But the most interesting evidence as to Thomas’s temper is his own confession in the admirable letter he wrote declining to be considered a candidate for the presidency. He gives a list of his disqualifications and places prominently among them, ‘I have not the necessary control over my temper’; adding this really delightful piece of self-analysis; ‘My habits of life, established by a military training of over twenty-five years, are such as to make it repugnant to my self-respect to have to induce people to do their duty by persuasive measures. If there is anything that enrages me more than another, it is to see an obstinate and self-willed man opposing what is right, morally and legally, simply because under the law he cannot be compelled to do what is right.’

Perhaps he would not have made a good president of the United States, since that individual must be subjected to visions of the above nature at rather frequent intervals.

Thomas was human in other aspects, also. He took a real human joy in lighting and victory. When the arrival of A. J. Smith assured success at Nashville, Thomas took Smith in his arms and hugged him. How pretty is the story Shanks tells of the general’s eagerness in reporting Chickamauga to Rosecrans. ‘Whenever I touched their flanks, they broke, general, they broke.’ Then, catching Shanks’s eye fixed upon him, ‘as if ashamed of his enthusiasm, the blood mounted to his cheeks and he blushed like a woman.’ Sherman says that when Atlanta was taken, ‘The news seemed to Thomas almost too good to be true. He snapped his fingers, and almost danced.’ The image of Thomas dancing for joy is of a peculiar gayety. Yet I have seen just such men do just such things.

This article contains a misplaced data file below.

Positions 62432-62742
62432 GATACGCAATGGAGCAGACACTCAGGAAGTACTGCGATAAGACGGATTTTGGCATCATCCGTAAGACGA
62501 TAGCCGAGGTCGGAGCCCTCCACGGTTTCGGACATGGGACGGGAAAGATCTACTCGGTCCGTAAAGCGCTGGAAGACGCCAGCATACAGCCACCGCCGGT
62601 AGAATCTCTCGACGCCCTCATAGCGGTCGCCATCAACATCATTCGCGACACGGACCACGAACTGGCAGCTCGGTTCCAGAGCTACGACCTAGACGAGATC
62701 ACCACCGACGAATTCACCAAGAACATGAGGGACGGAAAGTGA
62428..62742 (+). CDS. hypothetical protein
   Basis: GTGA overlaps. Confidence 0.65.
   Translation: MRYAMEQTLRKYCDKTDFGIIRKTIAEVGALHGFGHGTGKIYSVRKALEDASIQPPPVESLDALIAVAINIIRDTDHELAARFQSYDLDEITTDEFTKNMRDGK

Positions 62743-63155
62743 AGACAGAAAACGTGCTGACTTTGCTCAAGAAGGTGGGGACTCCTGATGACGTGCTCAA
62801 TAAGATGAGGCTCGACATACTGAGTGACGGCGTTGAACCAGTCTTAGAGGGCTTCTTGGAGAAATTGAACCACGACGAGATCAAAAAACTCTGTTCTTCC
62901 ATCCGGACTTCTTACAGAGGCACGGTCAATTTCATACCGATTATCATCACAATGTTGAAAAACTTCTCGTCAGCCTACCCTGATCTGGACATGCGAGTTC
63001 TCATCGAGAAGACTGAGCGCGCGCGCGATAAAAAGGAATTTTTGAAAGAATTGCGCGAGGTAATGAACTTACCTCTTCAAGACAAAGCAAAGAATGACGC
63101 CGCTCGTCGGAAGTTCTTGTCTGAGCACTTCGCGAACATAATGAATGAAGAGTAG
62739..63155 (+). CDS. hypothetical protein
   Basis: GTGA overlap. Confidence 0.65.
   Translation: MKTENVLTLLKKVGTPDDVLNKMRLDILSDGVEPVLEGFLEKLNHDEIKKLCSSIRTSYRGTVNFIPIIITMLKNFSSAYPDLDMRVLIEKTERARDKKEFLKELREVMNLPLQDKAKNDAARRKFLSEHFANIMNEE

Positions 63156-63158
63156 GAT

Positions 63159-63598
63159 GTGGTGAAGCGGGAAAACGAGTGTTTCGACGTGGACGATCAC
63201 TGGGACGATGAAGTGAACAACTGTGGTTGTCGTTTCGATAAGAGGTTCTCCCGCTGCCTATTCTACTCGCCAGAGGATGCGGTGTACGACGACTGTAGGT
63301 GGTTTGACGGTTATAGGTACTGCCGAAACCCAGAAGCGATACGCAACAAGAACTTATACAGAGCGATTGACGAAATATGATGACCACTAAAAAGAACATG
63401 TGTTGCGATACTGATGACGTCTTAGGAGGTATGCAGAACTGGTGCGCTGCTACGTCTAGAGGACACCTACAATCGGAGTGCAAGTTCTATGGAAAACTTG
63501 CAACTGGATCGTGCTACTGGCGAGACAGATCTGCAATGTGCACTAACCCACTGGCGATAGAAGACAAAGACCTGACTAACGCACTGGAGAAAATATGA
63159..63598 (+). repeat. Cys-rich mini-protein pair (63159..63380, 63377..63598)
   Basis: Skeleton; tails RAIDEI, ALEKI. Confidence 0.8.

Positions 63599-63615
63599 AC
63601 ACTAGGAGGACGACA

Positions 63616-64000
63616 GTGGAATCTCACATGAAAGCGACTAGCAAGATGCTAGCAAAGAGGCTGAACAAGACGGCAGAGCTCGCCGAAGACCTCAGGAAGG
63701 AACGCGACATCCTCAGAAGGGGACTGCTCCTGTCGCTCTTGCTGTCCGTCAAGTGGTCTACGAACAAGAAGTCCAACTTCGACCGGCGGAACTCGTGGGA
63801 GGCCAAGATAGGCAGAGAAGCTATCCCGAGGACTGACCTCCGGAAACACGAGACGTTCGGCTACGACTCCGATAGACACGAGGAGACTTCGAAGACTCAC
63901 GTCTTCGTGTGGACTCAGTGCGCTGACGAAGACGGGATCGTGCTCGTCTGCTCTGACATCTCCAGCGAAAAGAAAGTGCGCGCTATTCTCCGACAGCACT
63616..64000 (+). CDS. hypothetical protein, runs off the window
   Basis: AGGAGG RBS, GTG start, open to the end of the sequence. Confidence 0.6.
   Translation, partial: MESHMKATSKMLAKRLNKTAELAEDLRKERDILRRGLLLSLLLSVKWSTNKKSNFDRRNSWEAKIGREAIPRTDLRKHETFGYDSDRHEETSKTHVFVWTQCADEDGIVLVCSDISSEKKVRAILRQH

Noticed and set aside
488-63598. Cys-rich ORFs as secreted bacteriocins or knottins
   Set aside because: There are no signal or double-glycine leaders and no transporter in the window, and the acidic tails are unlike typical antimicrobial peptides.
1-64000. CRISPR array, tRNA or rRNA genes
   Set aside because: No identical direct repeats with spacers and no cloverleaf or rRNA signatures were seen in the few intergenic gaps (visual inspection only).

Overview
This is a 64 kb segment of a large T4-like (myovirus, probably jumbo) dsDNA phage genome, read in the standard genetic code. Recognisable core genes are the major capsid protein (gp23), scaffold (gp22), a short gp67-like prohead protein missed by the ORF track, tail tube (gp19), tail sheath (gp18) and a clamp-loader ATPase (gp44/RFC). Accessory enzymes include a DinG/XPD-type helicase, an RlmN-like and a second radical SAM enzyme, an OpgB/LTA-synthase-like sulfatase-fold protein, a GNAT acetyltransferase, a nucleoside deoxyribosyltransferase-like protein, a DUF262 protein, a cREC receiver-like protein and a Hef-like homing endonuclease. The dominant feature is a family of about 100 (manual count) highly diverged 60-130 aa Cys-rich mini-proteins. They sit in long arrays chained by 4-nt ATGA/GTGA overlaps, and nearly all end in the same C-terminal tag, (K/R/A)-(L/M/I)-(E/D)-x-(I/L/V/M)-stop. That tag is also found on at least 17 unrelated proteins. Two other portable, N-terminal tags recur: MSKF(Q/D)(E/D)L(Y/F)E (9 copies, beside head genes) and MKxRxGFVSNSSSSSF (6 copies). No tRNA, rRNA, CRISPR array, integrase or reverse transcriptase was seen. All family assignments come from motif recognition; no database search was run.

As to the sense of humor, some maintain that Thomas had it not. Everybody has it, if you can find it. According to Horace Porter, the general took great delight in the jokes of a vaudeville entertainment with which the officers whiled away camp tediousness. One story told by Keyes, though homely, is so accordant with Thomas’s methodical and mathematical temperament. that I cannot omit it. Keyes was looking for a certain officer who was a great chewer and spitter, and as he sat at his desk, spat in winter into the fireplace, in summer out of the window. ‘Now,’ said Thomas, ‘you may come in the window and follow up the line of tobacco juice on the floor, or you may descend the chimney and trace from that, and at the intersection of the two lines you will discover B.’ Something in the anecdote seems to show something in the man.